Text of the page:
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    50+: Live Better, Longer

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    7 Health Challenges of Aging

    Experts explain how to prepare for the health issues people face as they age.

    Cancer

    Risk for developing most types of cancer increases with age.

    "As women age, the rate of cervical cancer decreases, and endometrial cancer increases," says Brangman. "Sometimes women slack off gynecological exams after their childbearing years, but I still think it's important for women to get regular exams."

    The risk of prostate cancer increases with age, and black men have a higher rate than white men. Screening should start in your 40s, and at the very least should involve a digital rectal examination.

    Lung cancer accounts for more deaths than breast cancer, prostate cancer, and colon cancer combined. Brangman's advice: "Stop smoking."

    Cardiovascular Disease (CVD)

    Younger baby boomers take heed: cardiovascular disease (CVD) affects more than one-third of men and women in the 45- to 54-year age group, and the incidence increases with age. Cardiovascular diseases, which are diseases of the heart or blood vessels, are the leading cause of death in the U.S. They include arteriosclerosis, coronary heart disease, arrhythmia, heart failure, hypertension, orthostatic hypotension, stroke, and congenital heart disease.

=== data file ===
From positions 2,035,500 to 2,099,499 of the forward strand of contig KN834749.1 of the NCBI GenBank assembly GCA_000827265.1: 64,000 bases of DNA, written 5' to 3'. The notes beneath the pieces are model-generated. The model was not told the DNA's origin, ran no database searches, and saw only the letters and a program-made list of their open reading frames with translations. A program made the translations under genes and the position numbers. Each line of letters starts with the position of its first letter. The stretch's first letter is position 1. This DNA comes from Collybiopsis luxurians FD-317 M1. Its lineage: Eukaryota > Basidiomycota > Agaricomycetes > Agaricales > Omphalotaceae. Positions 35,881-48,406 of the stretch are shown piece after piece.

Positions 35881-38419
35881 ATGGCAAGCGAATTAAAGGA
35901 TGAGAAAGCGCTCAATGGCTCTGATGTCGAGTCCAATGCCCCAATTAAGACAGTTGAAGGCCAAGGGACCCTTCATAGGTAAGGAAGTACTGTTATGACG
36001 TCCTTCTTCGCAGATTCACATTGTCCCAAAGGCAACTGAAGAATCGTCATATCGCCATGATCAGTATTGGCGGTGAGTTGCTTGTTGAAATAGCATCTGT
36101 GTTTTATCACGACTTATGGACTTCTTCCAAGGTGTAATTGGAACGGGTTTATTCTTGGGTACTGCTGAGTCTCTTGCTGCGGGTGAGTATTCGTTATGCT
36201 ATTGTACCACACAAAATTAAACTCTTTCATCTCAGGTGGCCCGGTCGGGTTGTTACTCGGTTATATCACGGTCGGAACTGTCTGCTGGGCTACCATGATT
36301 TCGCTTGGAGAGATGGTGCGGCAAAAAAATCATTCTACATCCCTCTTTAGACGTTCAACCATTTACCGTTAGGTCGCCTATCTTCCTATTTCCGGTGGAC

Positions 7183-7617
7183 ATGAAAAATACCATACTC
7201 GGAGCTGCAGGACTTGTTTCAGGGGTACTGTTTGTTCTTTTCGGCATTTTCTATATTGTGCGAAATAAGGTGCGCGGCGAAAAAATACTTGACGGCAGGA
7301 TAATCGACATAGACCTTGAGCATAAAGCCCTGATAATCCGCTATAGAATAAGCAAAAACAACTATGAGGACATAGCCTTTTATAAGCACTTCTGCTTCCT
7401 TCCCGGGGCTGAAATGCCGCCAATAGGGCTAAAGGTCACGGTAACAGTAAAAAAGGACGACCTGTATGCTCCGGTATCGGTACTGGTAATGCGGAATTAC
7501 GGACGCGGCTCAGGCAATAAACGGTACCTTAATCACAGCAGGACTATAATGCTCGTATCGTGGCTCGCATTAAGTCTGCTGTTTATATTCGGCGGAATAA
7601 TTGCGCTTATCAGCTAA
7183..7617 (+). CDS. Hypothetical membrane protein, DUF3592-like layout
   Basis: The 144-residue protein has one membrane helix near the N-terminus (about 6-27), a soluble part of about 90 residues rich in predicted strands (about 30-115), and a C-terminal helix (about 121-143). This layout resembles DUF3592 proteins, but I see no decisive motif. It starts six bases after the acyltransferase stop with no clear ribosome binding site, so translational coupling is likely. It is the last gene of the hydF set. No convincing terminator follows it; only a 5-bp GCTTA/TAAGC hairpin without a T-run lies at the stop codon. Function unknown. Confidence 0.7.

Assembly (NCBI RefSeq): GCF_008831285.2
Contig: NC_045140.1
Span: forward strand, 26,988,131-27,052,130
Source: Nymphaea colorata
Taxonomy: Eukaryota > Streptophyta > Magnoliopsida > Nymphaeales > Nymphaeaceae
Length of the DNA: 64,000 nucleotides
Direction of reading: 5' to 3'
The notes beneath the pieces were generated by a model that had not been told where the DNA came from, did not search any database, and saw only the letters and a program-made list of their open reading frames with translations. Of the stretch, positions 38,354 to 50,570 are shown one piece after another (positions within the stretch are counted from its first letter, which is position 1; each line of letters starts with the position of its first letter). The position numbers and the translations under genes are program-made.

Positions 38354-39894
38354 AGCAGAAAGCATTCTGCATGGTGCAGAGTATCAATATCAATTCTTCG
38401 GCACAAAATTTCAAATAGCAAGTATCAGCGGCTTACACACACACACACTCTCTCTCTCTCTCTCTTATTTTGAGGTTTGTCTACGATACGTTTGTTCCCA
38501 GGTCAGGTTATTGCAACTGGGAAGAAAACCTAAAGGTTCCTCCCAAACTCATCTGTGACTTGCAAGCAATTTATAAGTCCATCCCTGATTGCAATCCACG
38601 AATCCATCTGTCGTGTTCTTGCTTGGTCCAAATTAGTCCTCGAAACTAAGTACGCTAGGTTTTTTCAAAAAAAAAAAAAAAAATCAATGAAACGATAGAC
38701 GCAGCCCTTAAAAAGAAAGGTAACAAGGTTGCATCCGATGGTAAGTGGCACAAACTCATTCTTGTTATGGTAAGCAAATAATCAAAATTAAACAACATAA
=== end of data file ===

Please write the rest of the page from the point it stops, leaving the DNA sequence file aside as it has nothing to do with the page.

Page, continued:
A healthy lifestyle can reduce the risk of heart disease by as much as 80%, according to data from the Nurses' Health Study, an extensive research effort that followed more than 120,000 women aged 30 to 55 starting in 1976. Looking at data over 14 years, the researchers showed that women who were not overweight, did not smoke, consumed about one alcoholic drink per day, exercised vigorously for 30 minutes or more per day, and ate a low-fat, high-fiber diet had the lowest risk for heart disease.

    "If you have high blood pressure, get it under control," says Brangman. "It reduces the rate of stroke and heart attacks. People say the medicines have bad side effects, but there are enough medications to choose from that you and your physician should be able to find one that's right for you."

    And limit salt intake to control high blood pressure. "Prepared foods are loaded with salt," says Brangman. "The minute food comes out of a can or frozen food package or from a fast-food environment, you lose control of the ingredients. This is another reason to eat foods as close to naturally prepared as possible."

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